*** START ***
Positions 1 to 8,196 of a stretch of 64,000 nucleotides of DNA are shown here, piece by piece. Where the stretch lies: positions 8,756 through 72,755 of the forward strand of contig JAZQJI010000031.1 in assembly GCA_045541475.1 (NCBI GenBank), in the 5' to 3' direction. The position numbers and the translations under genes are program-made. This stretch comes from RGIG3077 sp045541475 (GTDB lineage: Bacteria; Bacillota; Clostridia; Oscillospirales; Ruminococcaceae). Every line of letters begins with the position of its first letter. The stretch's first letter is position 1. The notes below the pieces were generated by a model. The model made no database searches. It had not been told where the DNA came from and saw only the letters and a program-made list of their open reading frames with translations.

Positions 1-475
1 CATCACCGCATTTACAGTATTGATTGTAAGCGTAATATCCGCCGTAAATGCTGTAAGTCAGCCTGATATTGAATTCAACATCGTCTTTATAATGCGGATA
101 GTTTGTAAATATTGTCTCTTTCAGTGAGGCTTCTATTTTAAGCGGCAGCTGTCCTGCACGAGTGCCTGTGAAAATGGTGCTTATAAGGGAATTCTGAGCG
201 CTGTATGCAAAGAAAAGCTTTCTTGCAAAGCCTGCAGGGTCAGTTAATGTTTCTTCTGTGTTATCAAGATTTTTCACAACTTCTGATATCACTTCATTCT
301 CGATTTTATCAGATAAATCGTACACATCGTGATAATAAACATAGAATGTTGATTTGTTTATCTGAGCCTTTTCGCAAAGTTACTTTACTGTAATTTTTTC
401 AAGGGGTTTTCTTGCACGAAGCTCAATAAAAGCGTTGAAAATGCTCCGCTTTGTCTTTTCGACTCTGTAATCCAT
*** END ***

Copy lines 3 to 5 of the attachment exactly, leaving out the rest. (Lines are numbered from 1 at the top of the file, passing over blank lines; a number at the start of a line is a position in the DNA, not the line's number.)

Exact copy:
1 CATCACCGCATTTACAGTATTGATTGTAAGCGTAATATCCGCCGTAAATGCTGTAAGTCAGCCTGATATTGAATTCAACATCGTCTTTATAATGCGGATA
101 GTTTGTAAATATTGTCTCTTTCAGTGAGGCTTCTATTTTAAGCGGCAGCTGTCCTGCACGAGTGCCTGTGAAAATGGTGCTTATAAGGGAATTCTGAGCG
201 CTGTATGCAAAGAAAAGCTTTCTTGCAAAGCCTGCAGGGTCAGTTAATGTTTCTTCTGTGTTATCAAGATTTTTCACAACTTCTGATATCACTTCATTCT